Thus this fan by producing a diffuse discharge ionizes the particles of alr adjacent the emitter wires I2 and repels the same from the wires. In this manner a movement of air is accomplished in a silent steady and even manner from a device which does not have any similarity with the disruptive forms of discharge of the arcing, spark-` ing and corona type.

With reference particularly to Fig. 3, there will be seen a collecting electrode 30 differing only from electrode3 in that a wire bus 3l is used instead of the aquadag bus 20. The discharge electrode 32 diners from electrode 2 in that a wire bus 3I' is used and there is a direct metallic connection between that bus and the Wires. In other respects, however, it is the same as electrode 2.

In this form of discharge device it is necessary to observe the same restrictions with respect to Wire size and composition as was used before and in addition it is necessary that this discharge device shall be operated in dust-free air. 'Ihe collection of dust on the Wire can produce a conversion of the discharge over from the diffused form into the streamering corona form. just as the oxide growth could produce if allowed to accumulate to too great a thickness at the end of the wire tips.

Still another alternative form of electrode .4I is disclosed in Fig. 4 and it may be used with either form of collecting electrode 3 or 30 but is shown as used with electrode 30. This electrode 4I consists of a straight wire 42 spaced parallel to, and laterally outwardly from wire bus 40, through metallic arms 44. In this modification, the discharge takes place from the wire 42 towards the collecting electrode. Here again the limitations which are of principal importance are that this kind of electrode must be used in dustfree air. There is also an additional precaution that this form of discharge electrode cannot be used for as long a time as the discharge electrode shown in Figs. 2 and 3 because the discharge electrode in Fig. 4 gradually etches through because of oxide formation and the wire eventually breaks. The wire form of emitter 42 is particularly eilcient for operation from D. C. power supply currents with the wire positive.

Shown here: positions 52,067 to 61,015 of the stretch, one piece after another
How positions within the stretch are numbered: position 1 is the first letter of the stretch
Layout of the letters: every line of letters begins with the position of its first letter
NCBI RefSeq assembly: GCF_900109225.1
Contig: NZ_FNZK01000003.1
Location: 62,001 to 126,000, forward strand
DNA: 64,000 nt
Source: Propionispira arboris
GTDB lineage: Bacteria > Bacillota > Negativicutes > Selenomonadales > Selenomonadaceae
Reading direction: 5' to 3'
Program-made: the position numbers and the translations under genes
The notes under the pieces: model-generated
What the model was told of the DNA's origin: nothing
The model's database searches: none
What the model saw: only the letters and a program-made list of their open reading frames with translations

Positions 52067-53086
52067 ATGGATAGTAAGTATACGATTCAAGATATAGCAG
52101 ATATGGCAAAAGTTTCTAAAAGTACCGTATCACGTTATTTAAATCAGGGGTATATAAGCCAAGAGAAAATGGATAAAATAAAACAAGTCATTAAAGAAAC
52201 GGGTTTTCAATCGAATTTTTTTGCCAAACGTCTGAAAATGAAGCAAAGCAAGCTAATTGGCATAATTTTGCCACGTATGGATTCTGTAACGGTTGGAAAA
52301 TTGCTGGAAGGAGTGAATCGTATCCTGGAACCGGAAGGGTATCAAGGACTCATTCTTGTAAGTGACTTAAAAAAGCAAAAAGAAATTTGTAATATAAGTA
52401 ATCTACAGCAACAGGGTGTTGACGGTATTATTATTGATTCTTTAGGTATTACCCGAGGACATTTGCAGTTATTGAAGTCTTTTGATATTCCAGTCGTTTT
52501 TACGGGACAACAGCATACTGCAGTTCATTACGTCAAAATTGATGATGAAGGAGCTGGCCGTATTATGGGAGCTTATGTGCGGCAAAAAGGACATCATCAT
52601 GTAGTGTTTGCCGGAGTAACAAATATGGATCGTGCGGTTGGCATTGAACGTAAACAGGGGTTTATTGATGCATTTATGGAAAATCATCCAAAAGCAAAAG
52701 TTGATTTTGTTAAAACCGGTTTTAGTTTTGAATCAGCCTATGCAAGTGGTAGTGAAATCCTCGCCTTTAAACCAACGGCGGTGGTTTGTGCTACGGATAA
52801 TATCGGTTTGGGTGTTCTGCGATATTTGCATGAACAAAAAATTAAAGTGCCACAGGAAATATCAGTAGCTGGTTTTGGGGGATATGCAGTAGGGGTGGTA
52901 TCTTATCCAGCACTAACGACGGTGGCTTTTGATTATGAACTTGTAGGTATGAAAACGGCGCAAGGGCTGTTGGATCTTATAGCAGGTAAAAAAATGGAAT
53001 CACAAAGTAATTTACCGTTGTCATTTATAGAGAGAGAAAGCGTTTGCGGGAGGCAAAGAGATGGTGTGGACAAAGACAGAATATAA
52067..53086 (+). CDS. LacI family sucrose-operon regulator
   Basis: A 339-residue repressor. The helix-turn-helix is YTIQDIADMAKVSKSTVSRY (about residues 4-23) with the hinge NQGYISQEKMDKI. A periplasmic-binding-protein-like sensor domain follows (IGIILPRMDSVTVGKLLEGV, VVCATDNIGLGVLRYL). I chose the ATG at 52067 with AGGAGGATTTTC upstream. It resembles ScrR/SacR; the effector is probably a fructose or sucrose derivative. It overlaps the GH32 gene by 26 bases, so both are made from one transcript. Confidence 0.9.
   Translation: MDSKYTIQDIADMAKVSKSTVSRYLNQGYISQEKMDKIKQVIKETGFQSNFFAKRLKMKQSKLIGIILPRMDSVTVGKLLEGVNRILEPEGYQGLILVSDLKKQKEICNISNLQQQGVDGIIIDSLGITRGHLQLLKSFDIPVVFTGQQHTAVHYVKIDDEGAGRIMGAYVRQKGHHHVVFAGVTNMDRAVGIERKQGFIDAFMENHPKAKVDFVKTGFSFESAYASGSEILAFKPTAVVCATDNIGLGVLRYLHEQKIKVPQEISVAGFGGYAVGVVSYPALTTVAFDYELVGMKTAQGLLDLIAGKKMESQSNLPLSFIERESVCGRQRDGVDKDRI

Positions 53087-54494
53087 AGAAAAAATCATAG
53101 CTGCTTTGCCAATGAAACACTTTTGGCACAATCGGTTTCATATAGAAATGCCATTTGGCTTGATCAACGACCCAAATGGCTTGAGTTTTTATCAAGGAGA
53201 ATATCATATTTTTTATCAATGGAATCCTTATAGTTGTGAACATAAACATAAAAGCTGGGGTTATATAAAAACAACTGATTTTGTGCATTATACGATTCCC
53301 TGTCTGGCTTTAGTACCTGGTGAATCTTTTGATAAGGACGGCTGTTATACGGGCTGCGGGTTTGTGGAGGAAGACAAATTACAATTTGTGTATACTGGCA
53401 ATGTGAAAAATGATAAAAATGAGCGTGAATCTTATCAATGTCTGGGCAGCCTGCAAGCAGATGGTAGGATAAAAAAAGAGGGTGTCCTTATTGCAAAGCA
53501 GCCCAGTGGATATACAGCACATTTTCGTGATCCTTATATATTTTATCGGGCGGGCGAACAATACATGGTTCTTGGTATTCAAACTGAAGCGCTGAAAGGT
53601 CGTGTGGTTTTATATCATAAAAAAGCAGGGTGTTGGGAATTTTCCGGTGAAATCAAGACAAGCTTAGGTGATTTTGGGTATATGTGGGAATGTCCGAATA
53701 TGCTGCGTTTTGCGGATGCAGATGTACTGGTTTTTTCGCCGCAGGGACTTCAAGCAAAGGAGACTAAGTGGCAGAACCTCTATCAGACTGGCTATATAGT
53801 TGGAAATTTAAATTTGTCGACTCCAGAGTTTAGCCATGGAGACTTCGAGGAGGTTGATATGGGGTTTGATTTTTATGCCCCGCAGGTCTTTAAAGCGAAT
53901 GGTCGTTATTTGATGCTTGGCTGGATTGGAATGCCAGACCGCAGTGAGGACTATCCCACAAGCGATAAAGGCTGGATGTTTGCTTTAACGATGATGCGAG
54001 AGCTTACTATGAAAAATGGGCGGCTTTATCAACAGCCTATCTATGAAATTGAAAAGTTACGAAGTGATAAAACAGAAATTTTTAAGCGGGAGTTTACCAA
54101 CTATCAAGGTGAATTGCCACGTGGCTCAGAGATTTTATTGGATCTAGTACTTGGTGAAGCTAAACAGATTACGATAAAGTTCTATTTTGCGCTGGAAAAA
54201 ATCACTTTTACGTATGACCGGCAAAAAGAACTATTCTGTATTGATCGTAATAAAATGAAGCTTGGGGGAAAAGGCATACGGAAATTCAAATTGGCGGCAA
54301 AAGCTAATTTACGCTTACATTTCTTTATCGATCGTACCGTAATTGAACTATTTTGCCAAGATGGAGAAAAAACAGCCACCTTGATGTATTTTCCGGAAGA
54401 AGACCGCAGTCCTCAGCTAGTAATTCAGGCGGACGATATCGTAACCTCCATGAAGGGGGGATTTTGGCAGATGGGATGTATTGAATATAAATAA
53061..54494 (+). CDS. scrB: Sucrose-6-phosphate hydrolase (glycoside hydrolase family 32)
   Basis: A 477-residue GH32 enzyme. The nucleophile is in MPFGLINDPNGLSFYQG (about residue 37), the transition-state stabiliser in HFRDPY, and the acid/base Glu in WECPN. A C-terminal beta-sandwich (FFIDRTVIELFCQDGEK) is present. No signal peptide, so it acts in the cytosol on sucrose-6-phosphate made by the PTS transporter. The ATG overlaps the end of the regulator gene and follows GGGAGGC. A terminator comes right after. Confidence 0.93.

In Fig. 5 another form of my invention is shown. This also operates in air and produces rectiiied D. C. potential from an applied A. C. potential.

A row of emitting electrodes 50 is mounted as nshown and in spatial relation thereto I arrange 4control electrodes or first grid bank shown at 5I and rst target bank 52. The second complement of electrodes comprises similar emitters 50', similar control electrodes or second grid bank 5I', and second target electrode bank at 52. A power supply similar to that shown in Fig. 1 is provided consisting of a transformer 25 having primary Winding 25 and secondary winding 21. One end of secondary winding 21 at 24 is connected to emitter bank 50. The other end of secondary winding 21 connects through condensers 53 and 54 with the bank of target electrodes 52. Condenser 54 is shunted by resistor 55. A connection is taken through condenser 56 to grid banks 5I. The succeeding bank has a connection from emitting electrodes 50 to the end 24 of the secondary Winding 21. The target electrodes 52 are connected through resistors 59 shunted by condenser 58 and connected in series with condenser 56 to the end 24 of secondary winding 21. The control electrodes 5I are connected through condenser 53 with the end 24 of secondary Winding 21. Bias potential built up across condenser 53 is impressed between control electrodes 5I and discharge electrodes 50. Bias potential built up on condenser 5B is impressed between control electrodes 5I and discharge electrodes 50 which may be momentarily removed by short circuiting switch 51.

By momentarily closing the short circuiting switch 51 upon initiating'the application of applied A. C. from the transformer, the discharge from the discharge bank 50 is predominantly negative in polarity and so an excess of negative charge accumulates on the first collecting bank 52. This excess negative charge is distributed across condensers 53 and 54 in cascade but due to the eiect of the leak resistor 55 the charge of the condenser 54 is relieved to accumulate on 53 thereby placing upon the second grid bank 5I the negative bias voltage due to the bias of the discharge from electrodes 50'. Due to the negative charge on the second control bank 5I', the natural bias of the discharge of the second discharge bank 50 is overcome and in fact is collecting electrodes 52 and this positive charger is stored on condenser 56 and slowly leaks off through the leak resistor 59. Of course, no charge can accumulate on 56 under the present circumstances because the short circuiting switch 5I has been held shut.